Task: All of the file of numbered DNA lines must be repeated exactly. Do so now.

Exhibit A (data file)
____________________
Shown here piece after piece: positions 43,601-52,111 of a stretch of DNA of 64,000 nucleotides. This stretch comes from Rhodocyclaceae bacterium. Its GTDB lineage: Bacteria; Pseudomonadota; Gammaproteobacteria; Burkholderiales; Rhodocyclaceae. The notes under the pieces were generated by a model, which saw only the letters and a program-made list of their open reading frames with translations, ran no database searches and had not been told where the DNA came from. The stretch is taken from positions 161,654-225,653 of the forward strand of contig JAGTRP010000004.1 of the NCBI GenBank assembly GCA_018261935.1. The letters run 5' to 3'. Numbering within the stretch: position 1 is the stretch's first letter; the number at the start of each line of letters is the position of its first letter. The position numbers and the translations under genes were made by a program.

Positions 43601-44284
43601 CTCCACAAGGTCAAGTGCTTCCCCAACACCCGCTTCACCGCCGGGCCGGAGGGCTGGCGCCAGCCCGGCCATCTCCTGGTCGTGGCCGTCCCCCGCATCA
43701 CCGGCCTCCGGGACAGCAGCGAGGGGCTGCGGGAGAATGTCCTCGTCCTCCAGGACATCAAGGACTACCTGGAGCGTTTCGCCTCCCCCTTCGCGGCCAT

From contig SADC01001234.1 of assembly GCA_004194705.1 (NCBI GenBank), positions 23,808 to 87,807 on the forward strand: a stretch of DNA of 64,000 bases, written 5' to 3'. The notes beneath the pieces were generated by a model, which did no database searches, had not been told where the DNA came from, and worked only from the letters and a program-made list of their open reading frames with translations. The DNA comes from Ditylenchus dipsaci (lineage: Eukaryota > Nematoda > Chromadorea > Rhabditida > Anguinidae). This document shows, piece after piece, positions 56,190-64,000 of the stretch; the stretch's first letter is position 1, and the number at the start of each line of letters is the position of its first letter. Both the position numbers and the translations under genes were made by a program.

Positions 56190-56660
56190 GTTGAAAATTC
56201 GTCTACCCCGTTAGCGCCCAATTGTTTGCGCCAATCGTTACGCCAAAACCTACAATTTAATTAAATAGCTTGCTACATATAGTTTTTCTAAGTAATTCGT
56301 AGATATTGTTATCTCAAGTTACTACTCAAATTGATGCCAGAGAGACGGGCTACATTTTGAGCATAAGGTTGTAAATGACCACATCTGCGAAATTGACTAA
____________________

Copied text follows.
Shown here piece after piece: positions 43,601-52,111 of a stretch of DNA of 64,000 nucleotides. This stretch comes from Rhodocyclaceae bacterium. Its GTDB lineage: Bacteria; Pseudomonadota; Gammaproteobacteria; Burkholderiales; Rhodocyclaceae. The notes under the pieces were generated by a model, which saw only the letters and a program-made list of their open reading frames with translations, ran no database searches and had not been told where the DNA came from. The stretch is taken from positions 161,654-225,653 of the forward strand of contig JAGTRP010000004.1 of the NCBI GenBank assembly GCA_018261935.1. The letters run 5' to 3'. Numbering within the stretch: position 1 is the stretch's first letter; the number at the start of each line of letters is the position of its first letter. The position numbers and the translations under genes were made by a program.

Positions 43601-44284
43601 CTCCACAAGGTCAAGTGCTTCCCCAACACCCGCTTCACCGCCGGGCCGGAGGGCTGGCGCCAGCCCGGCCATCTCCTGGTCGTGGCCGTCCCCCGCATCA
43701 CCGGCCTCCGGGACAGCAGCGAGGGGCTGCGGGAGAATGTCCTCGTCCTCCAGGACATCAAGGACTACCTGGAGCGTTTCGCCTCCCCCTTCGCGGCCAT

From contig SADC01001234.1 of assembly GCA_004194705.1 (NCBI GenBank), positions 23,808 to 87,807 on the forward strand: a stretch of DNA of 64,000 bases, written 5' to 3'. The notes beneath the pieces were generated by a model, which did no database searches, had not been told where the DNA came from, and worked only from the letters and a program-made list of their open reading frames with translations. The DNA comes from Ditylenchus dipsaci (lineage: Eukaryota > Nematoda > Chromadorea > Rhabditida > Anguinidae). This document shows, piece after piece, positions 56,190-64,000 of the stretch; the stretch's first letter is position 1, and the number at the start of each line of letters is the position of its first letter. Both the position numbers and the translations under genes were made by a program.

Positions 56190-56660
56190 GTTGAAAATTC
56201 GTCTACCCCGTTAGCGCCCAATTGTTTGCGCCAATCGTTACGCCAAAACCTACAATTTAATTAAATAGCTTGCTACATATAGTTTTTCTAAGTAATTCGT
56301 AGATATTGTTATCTCAAGTTACTACTCAAATTGATGCCAGAGAGACGGGCTACATTTTGAGCATAAGGTTGTAAATGACCACATCTGCGAAATTGACTAA